signed and dated lower right: G. Cossington Smith 66
Goodman's Auctioneers, Sydney, 19 November 2001, lot 132
Private collection, Brisbane
Grace Cossington Smith came late to fame. In 1973, Daniel Thomas, senior curator of Australian Art at the Art Gallery of New South Wales, organised a national touring retrospective and, at eighty-one, Cossington Smith emerged from obscurity as a major Australian modernist painter. Despite leading an uneventful life in Sydney’s suburbia with her sisters, Cossington Smith was a post-Impressionist par excellence, specialising, in her later years, in glowing interiors and lusciously painted still lifes. Not only was the overall quality of Cossington Smith’s work strong, but she produced a sizeable oeuvre of several hundred works. As Sasha Grishin notes, she ‘arrived at her finest work late in her career’.1
Still Life with Lilies essays her strengths: a confident but exquisite handling of paint in blunt, semi-abstract brushstrokes, an assured but delicate feeling for form and a vibrant subtle handling of colour. Cossington Smith painted what was close to her – in this case Arum lilies picked from her garden. A humble, simple existence offered her imagination great riches, and she knew how to get the best from both her subject matter and its formal qualities. Colour, she noted, was her ‘chief interest...The colour has to shine; light must be in it’.2
Bernard Smith, in his classic work Australian Painting (1962), had singled out Cossington Smith’s rare talent and commitment to modernism when he reproduced in colour The Sock Knitter 1915 (Art Gallery of New South Wales collection), acquired two years previously. It was Cossington Smith’s first exhibited painting and, as Thomas comments, ‘remarkably accomplished’ for someone who had only begun to paint the previous year.3
Cossington Smith attended Antonio Dattilo-Rubbo’s (1879-1955) Sydney art school where fellow students included Roy de Maistre (1894-1968) and Roland Wakelin (1887-1971), also leading figures in Australian post-Impressionism. Inspired by Dattilo-Rubbo’s enthusiasm for contemporary art as well as by the books and reproductions brought back to Sydney by Norah Simpson (1895-1974), Cossington Smith forged her distinctive modernist style.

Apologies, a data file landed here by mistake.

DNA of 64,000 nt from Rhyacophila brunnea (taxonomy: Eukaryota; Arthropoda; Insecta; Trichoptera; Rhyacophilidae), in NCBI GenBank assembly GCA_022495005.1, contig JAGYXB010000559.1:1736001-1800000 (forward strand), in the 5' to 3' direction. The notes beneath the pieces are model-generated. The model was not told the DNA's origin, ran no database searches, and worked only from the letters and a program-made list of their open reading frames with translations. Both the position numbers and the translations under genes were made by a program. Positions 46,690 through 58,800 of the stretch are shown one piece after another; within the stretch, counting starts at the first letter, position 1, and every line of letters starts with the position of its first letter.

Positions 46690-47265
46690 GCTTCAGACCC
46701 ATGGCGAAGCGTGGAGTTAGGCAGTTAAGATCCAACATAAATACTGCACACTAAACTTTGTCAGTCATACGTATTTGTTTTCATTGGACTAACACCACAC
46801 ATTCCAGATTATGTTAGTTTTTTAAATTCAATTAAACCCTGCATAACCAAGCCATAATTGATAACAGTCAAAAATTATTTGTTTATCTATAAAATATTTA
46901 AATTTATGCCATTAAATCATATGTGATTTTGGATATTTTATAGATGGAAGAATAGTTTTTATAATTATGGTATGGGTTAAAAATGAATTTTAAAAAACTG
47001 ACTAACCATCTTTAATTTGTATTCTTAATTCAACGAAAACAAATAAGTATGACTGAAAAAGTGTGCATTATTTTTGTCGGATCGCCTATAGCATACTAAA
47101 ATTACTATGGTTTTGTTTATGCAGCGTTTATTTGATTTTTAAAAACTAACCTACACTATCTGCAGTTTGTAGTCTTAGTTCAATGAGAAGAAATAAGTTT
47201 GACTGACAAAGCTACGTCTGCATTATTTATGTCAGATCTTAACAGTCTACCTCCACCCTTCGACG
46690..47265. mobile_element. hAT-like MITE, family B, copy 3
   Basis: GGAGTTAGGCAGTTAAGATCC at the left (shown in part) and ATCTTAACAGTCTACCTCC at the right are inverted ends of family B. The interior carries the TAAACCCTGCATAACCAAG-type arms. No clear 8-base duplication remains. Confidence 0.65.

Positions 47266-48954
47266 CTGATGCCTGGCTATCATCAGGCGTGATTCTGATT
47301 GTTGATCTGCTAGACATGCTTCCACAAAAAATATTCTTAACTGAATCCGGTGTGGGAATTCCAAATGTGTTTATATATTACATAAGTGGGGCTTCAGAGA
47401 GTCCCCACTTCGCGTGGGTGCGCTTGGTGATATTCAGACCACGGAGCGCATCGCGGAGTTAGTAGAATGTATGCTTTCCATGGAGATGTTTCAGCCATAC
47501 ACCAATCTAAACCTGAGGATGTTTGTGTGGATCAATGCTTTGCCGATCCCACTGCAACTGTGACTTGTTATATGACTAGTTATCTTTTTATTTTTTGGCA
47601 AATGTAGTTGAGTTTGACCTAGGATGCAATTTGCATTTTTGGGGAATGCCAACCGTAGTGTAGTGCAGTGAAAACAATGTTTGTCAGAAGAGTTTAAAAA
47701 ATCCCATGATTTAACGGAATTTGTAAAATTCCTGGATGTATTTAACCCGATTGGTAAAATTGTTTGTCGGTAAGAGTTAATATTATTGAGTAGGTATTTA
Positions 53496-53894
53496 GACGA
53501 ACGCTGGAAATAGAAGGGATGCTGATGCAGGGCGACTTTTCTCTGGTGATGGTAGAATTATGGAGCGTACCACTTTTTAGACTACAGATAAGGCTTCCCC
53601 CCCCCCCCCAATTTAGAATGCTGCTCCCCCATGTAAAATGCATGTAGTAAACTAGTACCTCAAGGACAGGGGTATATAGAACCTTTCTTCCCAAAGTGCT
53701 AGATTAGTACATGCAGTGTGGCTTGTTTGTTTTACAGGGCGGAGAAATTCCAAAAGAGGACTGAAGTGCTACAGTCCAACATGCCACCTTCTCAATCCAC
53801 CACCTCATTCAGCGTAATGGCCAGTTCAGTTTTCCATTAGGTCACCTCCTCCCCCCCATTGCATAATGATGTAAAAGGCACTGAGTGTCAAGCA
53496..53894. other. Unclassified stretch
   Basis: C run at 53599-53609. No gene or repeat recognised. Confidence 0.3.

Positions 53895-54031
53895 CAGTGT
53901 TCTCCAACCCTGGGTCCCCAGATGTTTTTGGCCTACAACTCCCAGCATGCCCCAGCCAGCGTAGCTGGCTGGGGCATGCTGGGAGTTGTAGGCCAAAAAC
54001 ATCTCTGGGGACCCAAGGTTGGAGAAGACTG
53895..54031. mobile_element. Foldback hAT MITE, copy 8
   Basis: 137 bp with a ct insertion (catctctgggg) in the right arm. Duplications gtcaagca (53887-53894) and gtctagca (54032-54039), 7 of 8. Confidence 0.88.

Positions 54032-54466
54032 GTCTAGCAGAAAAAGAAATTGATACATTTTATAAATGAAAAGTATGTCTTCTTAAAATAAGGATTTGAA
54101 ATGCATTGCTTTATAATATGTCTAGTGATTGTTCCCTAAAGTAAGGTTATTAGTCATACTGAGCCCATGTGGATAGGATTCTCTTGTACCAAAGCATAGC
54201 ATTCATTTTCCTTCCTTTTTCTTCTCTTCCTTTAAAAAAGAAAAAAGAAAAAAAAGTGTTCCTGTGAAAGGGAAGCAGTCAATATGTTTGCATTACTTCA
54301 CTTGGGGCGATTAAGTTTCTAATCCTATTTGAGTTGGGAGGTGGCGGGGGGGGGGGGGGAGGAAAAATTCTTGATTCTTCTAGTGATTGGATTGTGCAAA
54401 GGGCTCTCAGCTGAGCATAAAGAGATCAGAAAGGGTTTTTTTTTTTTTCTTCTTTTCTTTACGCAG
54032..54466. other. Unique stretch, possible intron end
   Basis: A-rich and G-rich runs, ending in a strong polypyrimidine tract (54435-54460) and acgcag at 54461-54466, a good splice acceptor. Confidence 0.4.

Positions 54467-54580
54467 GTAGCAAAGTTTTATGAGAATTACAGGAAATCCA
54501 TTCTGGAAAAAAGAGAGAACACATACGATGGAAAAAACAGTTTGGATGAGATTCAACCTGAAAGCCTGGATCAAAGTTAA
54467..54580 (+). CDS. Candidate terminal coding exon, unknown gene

The 1960s marked the gradual appreciation of Cossington Smith’s work, underpinned by Thomas’ championing of the artist. While Sydney painters, such as John Olsen (born 1928)and Syd Ball (1933-2017), were at that time influenced by European and American styles of abstraction, Cossington Smith continued to revel in the aesthetic opportunities her vision of post-Impressionism offered. But the 1960s were also a tragic time with the deaths of her beloved sister Charlotte and brother, Gordon. The artist, now frail, required surgery after breaking her hip.
Still Life with Lilies is a memento of Cossington Smith’s oeuvre at a key phase of transition in the mid-1960s, the last great period of expansion before she retired from art in the 1970s. The work has a radiant energy, created by the dense but airy web of paint strokes that makes it seem anything but still. Characteristically for her still lifes of this era, soft layers of fabric surround the vase. They seem almost liquid, like coloured streams of light washing down and around the central, organising, rectangular shape of the vase with its three rearing lilies. The lilies’ energy symbolises the life force of nature which, for Cossington Smith, had a spiritual value. Her personal philosophy about art was ‘expressing things unseen – the golden thread running
1. Grishin, S., Australian Art: A History, Miegunyah Press, Melbourne, 2013, p.214
2. Cossington Smith, G., interview with de Berg, H., 16 August 1965, quoted in Thomas D., Grace Cossington Smith, Art Gallery of New South Wales, Sydney, 1973, p.6
3. Thomas, D., op.cit., Grace Cossington Smith, p.6
4. Cossington Smith, G., Personal art philosophy, quoted in Thomas D., op cit., p.6
Dr Janine Burke Honorary Senior Fellow
Victorian College of the Arts
University of Melbourne
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